31 days of bipolar|day 14

What would you say to your younger self if you could?

A letter to my younger self… This is an exercise in brevity. I’m inspired by Alix Olson’s poem “Dear 16 Year Old Me”, where she is full of hope speaking to her 16-year old self.

Dear 18 year old me,

First of all, I see you. You’re valid. No one is telling you this right now, but you are. You feel alone and don’t think you’ll make it past your 20s. But I wish I could tell you that the view from 31 is an adventure more beautiful than your little hometown from high up on the Look-Out and the Star. It’s a beautiful chaos. It’s stunning. It’s full of life and love and loss and music. You’ve just survived a lifetime of abuse and you’ve made it to college. You escaped that hell and are on your way to becoming a damn fine musician. That’s no small feat! But you’re kidding yourself short thinking that this is the end.

I wish I could warn you of what’s next. Like some of your heroes sing, you’ll take some wrong turns, but they’ll all bring you here — to 31.

Strap in, let’s go for a ride.

The next few months will be hard. No, he won’t get locked up and you’re going to end up by the River once more, but I know that you will make the right decision. Don’t worry, I’ve still not told anyone who found you there. I forgive you, finally, for that night by the Steel. Tempus fugit….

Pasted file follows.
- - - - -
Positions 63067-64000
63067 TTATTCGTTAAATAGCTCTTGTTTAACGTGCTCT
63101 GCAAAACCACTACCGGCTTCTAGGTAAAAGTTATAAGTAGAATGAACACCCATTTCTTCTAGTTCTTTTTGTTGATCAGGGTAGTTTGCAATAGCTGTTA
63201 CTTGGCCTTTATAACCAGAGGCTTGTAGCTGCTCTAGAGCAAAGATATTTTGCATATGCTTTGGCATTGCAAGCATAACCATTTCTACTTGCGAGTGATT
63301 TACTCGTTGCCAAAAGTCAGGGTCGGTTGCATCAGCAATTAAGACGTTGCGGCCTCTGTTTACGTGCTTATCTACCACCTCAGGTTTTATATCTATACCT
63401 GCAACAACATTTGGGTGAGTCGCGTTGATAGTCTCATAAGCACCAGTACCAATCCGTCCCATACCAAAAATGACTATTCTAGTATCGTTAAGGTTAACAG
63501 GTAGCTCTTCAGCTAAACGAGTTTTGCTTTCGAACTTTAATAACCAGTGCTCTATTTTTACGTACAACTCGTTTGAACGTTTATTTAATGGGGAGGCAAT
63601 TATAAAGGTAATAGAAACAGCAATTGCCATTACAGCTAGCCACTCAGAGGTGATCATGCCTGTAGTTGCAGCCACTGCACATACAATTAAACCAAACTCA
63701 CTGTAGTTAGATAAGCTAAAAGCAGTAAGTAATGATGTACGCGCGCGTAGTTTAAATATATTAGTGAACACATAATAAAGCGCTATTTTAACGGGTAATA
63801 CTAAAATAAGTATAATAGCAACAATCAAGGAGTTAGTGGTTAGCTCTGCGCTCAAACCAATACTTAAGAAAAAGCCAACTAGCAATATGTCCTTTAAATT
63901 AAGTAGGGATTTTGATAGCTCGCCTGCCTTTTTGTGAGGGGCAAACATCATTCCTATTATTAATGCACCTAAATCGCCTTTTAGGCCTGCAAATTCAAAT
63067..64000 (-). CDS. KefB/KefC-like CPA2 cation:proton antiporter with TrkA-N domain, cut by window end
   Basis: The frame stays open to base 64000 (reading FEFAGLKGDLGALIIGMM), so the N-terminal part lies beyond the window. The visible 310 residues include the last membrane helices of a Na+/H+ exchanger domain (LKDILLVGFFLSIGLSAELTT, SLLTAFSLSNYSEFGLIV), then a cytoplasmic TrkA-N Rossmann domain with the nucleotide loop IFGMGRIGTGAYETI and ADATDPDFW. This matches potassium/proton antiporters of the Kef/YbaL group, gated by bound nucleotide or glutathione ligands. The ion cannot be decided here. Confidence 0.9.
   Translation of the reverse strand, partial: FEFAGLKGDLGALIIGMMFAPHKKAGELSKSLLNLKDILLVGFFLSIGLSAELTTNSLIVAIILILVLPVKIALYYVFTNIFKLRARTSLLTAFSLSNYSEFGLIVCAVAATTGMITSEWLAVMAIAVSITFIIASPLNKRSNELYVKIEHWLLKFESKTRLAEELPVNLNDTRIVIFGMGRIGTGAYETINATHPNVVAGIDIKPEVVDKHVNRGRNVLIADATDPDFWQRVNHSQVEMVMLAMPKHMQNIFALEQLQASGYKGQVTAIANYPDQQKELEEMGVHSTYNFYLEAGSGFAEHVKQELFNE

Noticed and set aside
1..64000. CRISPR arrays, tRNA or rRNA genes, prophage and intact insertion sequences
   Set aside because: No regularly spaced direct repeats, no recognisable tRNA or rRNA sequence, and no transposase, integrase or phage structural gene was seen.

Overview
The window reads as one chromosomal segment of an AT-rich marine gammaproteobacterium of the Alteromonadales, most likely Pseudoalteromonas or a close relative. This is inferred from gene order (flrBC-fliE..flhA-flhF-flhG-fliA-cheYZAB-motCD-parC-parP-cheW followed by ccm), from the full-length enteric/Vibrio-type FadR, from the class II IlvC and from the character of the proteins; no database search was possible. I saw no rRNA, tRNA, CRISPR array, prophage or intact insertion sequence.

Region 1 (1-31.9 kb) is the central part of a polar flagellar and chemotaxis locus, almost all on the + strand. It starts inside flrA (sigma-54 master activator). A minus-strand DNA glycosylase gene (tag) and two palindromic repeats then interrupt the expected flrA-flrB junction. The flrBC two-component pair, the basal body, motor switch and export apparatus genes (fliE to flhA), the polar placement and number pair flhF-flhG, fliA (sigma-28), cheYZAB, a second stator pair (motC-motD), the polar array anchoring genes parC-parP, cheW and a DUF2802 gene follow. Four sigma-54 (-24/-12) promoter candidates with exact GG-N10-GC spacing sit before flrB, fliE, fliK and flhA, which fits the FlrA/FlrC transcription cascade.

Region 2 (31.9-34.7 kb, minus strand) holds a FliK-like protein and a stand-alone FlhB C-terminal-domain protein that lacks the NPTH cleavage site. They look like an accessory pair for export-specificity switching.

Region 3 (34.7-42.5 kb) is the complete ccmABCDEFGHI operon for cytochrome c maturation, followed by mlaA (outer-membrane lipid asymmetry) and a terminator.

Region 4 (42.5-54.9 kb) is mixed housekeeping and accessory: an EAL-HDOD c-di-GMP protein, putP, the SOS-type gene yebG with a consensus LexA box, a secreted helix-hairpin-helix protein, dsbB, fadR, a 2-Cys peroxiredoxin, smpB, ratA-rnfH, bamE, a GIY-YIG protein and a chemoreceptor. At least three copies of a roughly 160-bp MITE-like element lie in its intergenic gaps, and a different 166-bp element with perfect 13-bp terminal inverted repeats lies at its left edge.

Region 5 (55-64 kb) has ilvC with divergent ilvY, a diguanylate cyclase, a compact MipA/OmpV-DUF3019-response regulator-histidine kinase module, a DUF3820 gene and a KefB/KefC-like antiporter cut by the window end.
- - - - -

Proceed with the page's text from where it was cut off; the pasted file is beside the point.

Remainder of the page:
Psych hospitals will become less scary, I promise. You’re going to get shunned into silence about what you were wearing when your body decided that it wasn’t legitimate enough to shut things down. But this isn’t the reason you will have your first stay. People will make you believe it is, but we both know that’s not true. Dysphoria’s a lovely thing, isn’t it? But not as lovely as the pain of fearing being alive. I’m hurting for you thinking it was the only way, but how could you have ever known? I’m no longer ashamed.

I hate to say it, but taking yourself off that medication was also wise. Your doctor got your diagnosis completely wrong… but you will learn to forgive him with time (be gentle!) — he’s only human. I wouldn’t recommend this down the line. Medication will play an important role in your life, and that’s ok. You will find a doctor you trust and he will change your life.

You will have many more of those ups and downs. With each passing peak and valley of the rollercoaster, you will get worse. You’re still valid! Oh how I wish I could tell you how sick you are. Sometimes, I still deny it myself. I know you look forward to those weeks of euphoria — and so do your friends — but this is you at your most ill. It’s scary sometimes, even from up here…at 31.

You will fall in love. She will destroy your heart and you will return to cocaine. But you’ll still love her. Enjoy her company and your family with her deeply. I just wish it never ended… but we could never go back to before.

You will face homelessness, psych hospitals, medications, fear, loneliness, food-insecurity, tragedy, abuse, more rape, assault, a few stalkers, violence. And it will break you. It will break you so deeply and you’ll want to end it all. Don’t give up. I’m counting on you. You will, somehow, get through.